The Wiki tells us this about the Pinkerton avocado:
First grown on the Pinkerton Ranch in Saticoy, California, in the early 1970s, Pinkerton is a seedling of Hass' Rincon. The large fruit has a small seed, and its green skin deepens in color as it ripens. The thick flesh has a smooth, creamy texture, pale green color, good flavor and high oil content. It shows some cold tolerance, to −1 °C (30 °F) and bears consistently heavy crops. A hybrid Guatemalan type, it has excellent peeling characteristics.
Being the suspicious type I'd bought one Pinkerton to try out and a couple of Haas in case things went wrong. It turned out to be a good call because a few days later the Haas' were ready to go. The Pinkerton was ... well, building suspense.
Nearly a week after I'd purchased it the Pinkerton I'd finally felt a bit of give under the skin. I gave it a slice and ... BEHOLD!!!
It was a thing of beauty. As I'd read it had a small pit and skin that surrendered its meat easily. The flavor had not been hyped. It was smoother and creamier than the best Haas I'd ever eaten and it didn't have that ever-so-slight bitter taste that is a part of the Haas flavor. It wasn't a good avocado, it was GREAT.
I got a deal on 4 tonight at the farmers' market. I can't wait until they are ready to go. I have some Haas to tide me over, but ... yeah, I'm hooked.
I leave you now with some artsy-fartsy pictures of the simple carrot and avocado salad I used half of the Pinkerton in and my favorite song from Weezer's Pinkerton album because the not-yet-ripe Pinkerton avocado feels "so far away from me" right now. *Sniffle*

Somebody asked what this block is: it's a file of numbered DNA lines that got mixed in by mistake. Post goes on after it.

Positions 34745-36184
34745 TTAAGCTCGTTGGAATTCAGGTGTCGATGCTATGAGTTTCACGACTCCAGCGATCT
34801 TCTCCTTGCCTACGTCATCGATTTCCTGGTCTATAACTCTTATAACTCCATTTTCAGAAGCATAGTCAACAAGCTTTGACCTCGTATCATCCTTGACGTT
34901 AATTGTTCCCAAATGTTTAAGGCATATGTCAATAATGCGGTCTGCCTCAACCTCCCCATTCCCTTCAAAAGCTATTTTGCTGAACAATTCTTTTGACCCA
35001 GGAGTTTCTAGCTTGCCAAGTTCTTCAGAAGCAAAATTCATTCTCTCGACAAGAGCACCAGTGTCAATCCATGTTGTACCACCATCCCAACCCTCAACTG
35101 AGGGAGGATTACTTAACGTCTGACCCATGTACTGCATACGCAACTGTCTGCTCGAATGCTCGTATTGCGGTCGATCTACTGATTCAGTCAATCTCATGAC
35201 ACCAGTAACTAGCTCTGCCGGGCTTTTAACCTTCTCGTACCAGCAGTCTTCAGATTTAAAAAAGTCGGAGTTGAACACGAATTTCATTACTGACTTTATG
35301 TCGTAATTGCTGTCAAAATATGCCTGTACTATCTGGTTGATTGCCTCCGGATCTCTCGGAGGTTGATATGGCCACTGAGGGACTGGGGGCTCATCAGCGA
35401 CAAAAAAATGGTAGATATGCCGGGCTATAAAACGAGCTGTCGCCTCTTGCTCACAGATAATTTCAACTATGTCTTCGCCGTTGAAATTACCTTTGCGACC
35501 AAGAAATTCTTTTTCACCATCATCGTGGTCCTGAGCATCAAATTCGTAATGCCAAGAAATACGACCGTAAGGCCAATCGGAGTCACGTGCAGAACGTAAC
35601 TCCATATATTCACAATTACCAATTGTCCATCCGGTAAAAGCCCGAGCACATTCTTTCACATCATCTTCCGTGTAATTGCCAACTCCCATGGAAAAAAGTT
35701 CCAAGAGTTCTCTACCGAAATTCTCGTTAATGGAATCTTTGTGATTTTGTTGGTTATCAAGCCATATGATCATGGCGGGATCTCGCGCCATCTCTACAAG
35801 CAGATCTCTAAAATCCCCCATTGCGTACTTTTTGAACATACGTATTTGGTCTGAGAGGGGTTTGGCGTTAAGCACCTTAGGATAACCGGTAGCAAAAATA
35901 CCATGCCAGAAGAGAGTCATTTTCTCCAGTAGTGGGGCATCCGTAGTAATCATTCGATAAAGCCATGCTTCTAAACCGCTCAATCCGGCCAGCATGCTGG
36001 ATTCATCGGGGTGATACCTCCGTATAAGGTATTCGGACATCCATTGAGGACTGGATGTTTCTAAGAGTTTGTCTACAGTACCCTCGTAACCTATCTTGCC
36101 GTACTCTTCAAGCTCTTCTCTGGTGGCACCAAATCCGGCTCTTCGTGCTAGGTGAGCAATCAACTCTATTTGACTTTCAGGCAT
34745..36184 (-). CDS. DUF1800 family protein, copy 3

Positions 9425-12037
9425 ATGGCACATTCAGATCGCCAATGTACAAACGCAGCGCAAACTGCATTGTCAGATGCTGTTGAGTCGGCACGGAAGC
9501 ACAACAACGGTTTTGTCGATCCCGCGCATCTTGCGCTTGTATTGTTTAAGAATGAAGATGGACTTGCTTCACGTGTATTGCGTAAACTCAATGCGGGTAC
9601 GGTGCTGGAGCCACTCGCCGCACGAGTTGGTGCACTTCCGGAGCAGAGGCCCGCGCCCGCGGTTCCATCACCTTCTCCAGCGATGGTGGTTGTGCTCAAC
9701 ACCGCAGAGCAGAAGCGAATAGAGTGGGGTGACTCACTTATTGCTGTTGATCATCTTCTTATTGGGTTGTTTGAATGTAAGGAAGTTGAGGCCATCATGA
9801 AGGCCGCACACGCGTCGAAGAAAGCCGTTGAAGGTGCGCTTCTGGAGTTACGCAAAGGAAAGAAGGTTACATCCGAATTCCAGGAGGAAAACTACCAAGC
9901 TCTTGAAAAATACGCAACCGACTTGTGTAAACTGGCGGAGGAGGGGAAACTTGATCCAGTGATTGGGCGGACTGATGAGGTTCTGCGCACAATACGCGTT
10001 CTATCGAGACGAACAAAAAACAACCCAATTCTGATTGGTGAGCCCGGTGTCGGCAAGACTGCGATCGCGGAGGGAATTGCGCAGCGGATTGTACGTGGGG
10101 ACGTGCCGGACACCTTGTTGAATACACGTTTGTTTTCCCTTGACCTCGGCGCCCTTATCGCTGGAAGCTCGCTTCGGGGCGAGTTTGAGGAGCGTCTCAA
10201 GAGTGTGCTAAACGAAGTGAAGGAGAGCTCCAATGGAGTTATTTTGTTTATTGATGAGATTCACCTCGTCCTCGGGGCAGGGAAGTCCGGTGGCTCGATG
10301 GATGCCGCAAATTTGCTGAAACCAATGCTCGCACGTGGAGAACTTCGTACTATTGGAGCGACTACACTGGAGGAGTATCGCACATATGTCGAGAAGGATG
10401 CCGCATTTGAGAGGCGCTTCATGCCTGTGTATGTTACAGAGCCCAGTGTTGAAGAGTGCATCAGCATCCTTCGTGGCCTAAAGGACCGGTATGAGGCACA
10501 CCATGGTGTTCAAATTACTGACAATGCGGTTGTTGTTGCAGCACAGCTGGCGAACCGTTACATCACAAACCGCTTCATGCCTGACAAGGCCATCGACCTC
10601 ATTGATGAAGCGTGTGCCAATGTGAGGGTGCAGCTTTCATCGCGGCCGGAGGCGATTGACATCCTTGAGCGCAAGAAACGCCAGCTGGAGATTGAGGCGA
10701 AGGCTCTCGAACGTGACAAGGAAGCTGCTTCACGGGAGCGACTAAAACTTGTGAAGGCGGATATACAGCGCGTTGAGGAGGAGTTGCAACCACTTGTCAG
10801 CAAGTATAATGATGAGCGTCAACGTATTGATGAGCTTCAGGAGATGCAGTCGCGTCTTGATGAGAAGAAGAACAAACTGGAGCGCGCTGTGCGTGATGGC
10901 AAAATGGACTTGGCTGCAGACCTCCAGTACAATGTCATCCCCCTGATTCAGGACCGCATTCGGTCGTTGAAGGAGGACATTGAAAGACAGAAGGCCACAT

Actually, no, I'll take it a bit further before I sign off. Like Weezer's Pinkerton album the Pinkerton avocado wasn't a commercial success. The Haas avocado is king because its roundish shape is more easily managed by sorting machines in the distribution process than the pear shape of the superior Pinkerton. Weezer's sophomore effort featured non-standard chord progressions and darker lyrics that didn't fit comfortably into the expectations of their first album's fans, the critics, or the most of the listening public. Both the album and the avocado have, in time, been discovered, by a growing cult of admirers, to be a treasure.
Hello, Pinkerton. Now, will you please ripen? Please? Thanks.